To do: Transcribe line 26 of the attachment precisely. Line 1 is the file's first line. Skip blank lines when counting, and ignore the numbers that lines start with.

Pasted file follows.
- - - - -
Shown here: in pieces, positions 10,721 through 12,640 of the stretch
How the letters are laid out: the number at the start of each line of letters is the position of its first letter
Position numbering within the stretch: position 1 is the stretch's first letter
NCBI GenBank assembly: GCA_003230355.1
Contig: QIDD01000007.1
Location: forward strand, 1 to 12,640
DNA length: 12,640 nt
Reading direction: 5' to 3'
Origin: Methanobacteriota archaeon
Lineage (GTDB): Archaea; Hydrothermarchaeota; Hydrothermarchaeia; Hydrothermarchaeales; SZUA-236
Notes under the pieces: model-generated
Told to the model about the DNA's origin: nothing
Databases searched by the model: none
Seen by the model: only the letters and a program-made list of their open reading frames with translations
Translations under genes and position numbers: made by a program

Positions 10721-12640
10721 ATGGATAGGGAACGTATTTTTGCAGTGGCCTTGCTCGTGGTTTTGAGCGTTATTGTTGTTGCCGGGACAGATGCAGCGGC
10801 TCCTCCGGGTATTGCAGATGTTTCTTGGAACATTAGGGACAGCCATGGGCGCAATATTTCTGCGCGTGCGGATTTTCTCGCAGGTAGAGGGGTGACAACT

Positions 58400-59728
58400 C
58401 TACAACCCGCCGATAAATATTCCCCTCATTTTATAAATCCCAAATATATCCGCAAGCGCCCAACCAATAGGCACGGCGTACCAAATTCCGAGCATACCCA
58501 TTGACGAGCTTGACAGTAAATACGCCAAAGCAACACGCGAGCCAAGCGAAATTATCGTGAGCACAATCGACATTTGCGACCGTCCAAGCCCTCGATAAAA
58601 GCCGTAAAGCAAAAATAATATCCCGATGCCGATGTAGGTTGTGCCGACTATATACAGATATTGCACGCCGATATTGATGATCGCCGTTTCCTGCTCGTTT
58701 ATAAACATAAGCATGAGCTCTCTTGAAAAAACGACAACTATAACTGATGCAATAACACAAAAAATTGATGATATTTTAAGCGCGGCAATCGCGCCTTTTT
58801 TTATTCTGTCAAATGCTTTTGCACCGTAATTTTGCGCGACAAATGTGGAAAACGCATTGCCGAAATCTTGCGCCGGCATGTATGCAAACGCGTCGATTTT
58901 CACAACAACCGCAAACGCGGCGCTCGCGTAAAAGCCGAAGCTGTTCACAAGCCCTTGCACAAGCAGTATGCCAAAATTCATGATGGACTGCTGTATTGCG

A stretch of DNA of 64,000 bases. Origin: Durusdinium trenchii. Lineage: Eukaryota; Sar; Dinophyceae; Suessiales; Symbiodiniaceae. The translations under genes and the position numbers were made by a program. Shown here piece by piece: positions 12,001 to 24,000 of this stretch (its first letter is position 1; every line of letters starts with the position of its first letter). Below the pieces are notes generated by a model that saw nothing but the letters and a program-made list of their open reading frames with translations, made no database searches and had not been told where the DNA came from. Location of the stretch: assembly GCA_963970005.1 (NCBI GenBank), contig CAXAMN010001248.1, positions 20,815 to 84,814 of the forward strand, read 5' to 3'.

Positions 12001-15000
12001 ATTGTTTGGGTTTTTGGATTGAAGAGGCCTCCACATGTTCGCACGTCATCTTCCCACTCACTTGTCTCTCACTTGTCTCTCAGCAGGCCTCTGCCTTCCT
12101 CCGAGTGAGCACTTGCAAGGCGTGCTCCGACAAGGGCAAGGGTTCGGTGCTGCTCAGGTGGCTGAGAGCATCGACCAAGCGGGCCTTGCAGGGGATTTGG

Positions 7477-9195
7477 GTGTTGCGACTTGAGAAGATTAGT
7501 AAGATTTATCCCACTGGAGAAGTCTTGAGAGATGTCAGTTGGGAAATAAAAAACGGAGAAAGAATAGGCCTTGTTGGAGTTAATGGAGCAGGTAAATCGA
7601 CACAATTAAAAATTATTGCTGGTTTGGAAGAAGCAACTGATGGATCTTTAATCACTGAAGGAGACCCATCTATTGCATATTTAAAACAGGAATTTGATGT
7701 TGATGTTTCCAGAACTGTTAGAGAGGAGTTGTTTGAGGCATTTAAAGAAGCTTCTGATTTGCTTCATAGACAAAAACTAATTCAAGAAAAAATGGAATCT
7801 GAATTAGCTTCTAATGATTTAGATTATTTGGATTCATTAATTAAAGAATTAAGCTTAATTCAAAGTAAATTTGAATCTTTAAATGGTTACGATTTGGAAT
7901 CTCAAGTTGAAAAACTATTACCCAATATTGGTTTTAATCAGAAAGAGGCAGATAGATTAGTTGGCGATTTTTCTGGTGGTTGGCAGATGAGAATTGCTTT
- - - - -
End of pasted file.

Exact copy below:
58901 CACAACAACCGCAAACGCGGCGCTCGCGTAAAAGCCGAAGCTGTTCACAAGCCCTTGCACAAGCAGTATGCCAAAATTCATGATGGACTGCTGTATTGCG